Going into Goats: A practical guide to producing goats in the rangelands

Case Study: Keros Keynes

Name of producer: Keros Keynes
Property name: Formerly of Curbur Station
Property location: 340 km north east of the port of Geraldton, Western Australia
Property size (in ha): 178,000ha
Rangeland enterprise type: Wild harvest and domesticated goats
Target market: Live exports and abattoir

Designing goat yards

Keros Keynes has spent over 40 years with livestock and goats. While operating Curbur station, he designed and built a 15,000ha domestication paddock with training compound and yards as well as trapyards (from arc mesh and ringlock netting) around 48 dams and wells.

Since July 2009, Keros has established a goat breeding farm incorporating a depot and feedlot. On this farm, he has built containment and handling yards for rangeland goats which allow for drafting on arrival into sex and weight and applying health protocols such as drenching, vaccinating, weighing, feeding and holding.

Keros’ observations on the following aspects of goat behaviour led him to consider these as key factors in the design of goat yards:

  1. Goats tend to prefer to move uphill.
  2. Goats tend to move more easily through curved yards as they tend to smother in corners.
  3. Goats prefer to remain in social groups, with the older goats leading the younger ones.
  4. Rangeland goats tend to rush and pack into each other, causing a risk of trampling. To minimise this risk, the size of the forcing yard should be limited to a capacity of about 40 goats and processing raceways should be limited to about 6 metres in length.
General planning principles
  • Holding paddocks should be of a scale to contain the largest mob on the property and should be located with easy access to the main yards. These should contain adequate shade and water, with some rocks or logs to provide some entertainment for the goats.

  • The construction material used in the complex, including fences, gates and raceways, should be of sufficient strength to withstand rangeland bucks running at full speed.

  • Gateways need to be wide enough to enable a smooth flow of goats.

  • Provide a single pathway to all handling facilities so that all goats have to follow the same direction every time they use the yard system. Goats are intelligent and will remember their way.

  • Avoid steep downhill slopes within the main yard complex; however, a slight gradient may be useful to provide drainage during wet conditions and avoid water collecting in undesirable places such as near drafts and gateways.

  • Orientate the facilities to avoid shadows falling across pathways and raceways.

Handling facilities

Provide suitable drafting facilities and handling pens or raceways:

Drafting race – Allow a minimum of 2.5 metres between the race entrance and the drafting gate. The race should ideally be V-shaped, 900 mm high, 600 mm wide at the top, tapering to 300 mm at bottom with a solid floor. Added strength and improved flow can be achieved by staggering the upright posts, especially at the entrance to the race. The sides of the race should be solid and smooth, without holes or rails, to allow ease of passage for larger horned animals.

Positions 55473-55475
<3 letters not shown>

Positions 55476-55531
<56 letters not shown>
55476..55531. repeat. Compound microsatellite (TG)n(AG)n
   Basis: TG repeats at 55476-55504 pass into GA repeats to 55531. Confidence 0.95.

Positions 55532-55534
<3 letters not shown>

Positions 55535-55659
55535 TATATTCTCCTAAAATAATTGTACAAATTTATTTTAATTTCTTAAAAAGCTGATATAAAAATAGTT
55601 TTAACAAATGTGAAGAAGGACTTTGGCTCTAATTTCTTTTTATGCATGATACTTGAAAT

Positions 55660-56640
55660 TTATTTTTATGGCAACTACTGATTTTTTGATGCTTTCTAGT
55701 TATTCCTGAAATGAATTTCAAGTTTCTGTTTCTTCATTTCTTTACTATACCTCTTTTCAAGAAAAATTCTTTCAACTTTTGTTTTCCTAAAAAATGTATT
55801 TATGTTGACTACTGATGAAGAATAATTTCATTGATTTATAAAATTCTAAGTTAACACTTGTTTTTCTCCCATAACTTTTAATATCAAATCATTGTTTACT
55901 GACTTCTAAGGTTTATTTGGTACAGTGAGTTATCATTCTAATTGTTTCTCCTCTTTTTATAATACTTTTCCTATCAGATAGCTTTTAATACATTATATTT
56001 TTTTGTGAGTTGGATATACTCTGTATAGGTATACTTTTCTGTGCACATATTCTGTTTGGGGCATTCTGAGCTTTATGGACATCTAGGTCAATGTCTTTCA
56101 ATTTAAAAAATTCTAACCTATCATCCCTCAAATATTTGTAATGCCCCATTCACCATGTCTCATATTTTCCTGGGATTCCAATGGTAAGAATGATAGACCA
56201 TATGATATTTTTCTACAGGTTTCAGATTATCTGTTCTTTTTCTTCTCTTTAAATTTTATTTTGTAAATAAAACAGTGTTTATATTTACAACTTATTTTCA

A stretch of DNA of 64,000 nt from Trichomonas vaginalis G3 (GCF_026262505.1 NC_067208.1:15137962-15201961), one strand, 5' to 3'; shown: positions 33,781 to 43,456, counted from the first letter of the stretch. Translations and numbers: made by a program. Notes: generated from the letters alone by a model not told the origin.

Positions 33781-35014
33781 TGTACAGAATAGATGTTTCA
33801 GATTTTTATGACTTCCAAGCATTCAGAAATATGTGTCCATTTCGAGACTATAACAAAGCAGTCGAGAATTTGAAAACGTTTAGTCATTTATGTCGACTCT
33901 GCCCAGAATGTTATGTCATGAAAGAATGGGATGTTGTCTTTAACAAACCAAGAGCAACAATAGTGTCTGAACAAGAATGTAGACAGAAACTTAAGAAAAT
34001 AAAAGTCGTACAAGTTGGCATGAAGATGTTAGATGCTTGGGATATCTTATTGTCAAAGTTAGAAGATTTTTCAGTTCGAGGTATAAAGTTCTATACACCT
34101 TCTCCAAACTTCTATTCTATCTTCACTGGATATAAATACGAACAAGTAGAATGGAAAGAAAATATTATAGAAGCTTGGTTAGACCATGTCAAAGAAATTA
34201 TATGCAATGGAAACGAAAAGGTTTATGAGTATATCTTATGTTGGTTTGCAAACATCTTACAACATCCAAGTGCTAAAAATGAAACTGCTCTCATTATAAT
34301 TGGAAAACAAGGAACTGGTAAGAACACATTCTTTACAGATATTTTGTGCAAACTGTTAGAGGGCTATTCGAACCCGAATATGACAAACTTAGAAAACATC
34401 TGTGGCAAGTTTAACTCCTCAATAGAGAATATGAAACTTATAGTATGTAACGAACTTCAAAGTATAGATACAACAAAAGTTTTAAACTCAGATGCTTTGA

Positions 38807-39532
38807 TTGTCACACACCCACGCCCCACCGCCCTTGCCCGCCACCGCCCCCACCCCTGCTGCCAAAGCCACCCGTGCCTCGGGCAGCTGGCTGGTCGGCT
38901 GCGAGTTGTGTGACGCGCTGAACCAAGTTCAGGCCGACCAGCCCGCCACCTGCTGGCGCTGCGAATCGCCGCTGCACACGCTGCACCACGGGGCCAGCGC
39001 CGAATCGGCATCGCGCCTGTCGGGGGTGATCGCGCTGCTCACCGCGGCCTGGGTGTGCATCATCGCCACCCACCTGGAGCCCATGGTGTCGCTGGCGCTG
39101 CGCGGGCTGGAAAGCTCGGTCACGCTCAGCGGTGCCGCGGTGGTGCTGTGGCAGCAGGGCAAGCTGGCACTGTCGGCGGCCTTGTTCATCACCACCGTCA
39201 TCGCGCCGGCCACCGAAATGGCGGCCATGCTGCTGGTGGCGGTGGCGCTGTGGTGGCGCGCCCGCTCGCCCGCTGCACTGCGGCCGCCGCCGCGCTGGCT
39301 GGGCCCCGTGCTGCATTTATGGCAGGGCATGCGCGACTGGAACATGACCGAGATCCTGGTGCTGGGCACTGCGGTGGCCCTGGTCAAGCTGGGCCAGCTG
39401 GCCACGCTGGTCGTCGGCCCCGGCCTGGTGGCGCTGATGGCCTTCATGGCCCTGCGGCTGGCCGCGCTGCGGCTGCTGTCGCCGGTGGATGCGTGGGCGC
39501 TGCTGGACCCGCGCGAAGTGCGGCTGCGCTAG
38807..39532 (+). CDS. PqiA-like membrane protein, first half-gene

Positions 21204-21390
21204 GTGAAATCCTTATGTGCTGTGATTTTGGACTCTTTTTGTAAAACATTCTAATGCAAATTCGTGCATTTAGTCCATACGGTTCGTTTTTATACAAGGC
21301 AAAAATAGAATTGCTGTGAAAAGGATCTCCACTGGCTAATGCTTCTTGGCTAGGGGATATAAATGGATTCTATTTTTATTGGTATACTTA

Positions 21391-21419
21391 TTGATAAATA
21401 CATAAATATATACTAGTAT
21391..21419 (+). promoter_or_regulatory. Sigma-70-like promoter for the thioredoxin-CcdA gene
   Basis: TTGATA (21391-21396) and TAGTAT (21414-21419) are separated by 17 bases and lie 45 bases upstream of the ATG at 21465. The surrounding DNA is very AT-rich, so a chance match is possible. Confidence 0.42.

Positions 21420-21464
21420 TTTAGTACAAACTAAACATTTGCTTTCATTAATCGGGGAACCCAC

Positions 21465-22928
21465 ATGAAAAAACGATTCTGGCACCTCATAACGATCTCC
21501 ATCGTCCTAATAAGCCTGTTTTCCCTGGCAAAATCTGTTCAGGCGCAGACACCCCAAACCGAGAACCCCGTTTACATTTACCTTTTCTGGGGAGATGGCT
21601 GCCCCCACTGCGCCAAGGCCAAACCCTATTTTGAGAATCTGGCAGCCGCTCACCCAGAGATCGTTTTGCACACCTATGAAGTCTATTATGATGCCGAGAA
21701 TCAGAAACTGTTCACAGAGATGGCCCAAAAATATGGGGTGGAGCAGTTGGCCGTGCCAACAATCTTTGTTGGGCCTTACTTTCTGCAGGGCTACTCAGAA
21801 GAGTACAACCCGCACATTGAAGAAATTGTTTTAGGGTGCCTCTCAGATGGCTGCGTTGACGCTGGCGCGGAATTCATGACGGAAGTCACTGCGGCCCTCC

Allow for a minimum three-way draft to reduce the need to repeatedly move the same groups of goats through the system. Consider labour saving devices such as remote controlled gates where applicable. Drafting gates are best manufactured from solid material so as to prevent goat horns from being caught.

Handling race – Can be up to 6 metres but divided into three 2 metre sections. If handling large numbers of bucks, the height may need to be increased to 1.2 metres. Consideration should also be given to raising the race or making the race height adjustable as it is easier for an operator to work on animals at waist height rather than leaning forward over a race all day. Allow space for a set of scales to be dropped into the race or set up a separate weigh station to allow two procedures to occur simultaneously.

Handling devices – There are several goat handlers on the market which take the hard work out of regular husbandry activities such as drenching and hoof trimming. Of particular note are those units with a built in squeeze, providing safety for the animal and operator.

Shelter, shade and dust – Shade should be provided, particularly over the working race. Dust suppression in working yards is important for both the operator and the animals. Well positioned sprinklers can reduce dust while dust and mud can be minimised through the use of paving and good drainage.

Recommended dimensions

Height of fences and yards

  • Most manufactured farm gates are 1.2 metres high and this is a good height for most goats.

Gate widths

  • Receiving yards – 4.0 metres
  • Internal gates 1.2 metres or wider
  • Consider vehicle access as part of the planning process

Suggested area per goat

  • Holding yards one goat per square metre
  • Forcing yards three goats per square metre
Words of advice
  • If the people handling the goats are comfortable in the yards, then nine times out of 10 the goats will be as well.
  • If you have troublesome individual animals such as habitual fence jumpers, sell them as soon as possible.
  • Run new animals through your handling facilities, including the yards, race and crush, several times without handling them to get them used to your facilities
  • Consider building your yards with temporary or portable yards first so you can change them to suits your situation. Once you settle on a design that works, then build the permanent structure.
  • Use small mesh size to reduce the incidence of smaller goats getting their head caught in the yard panels.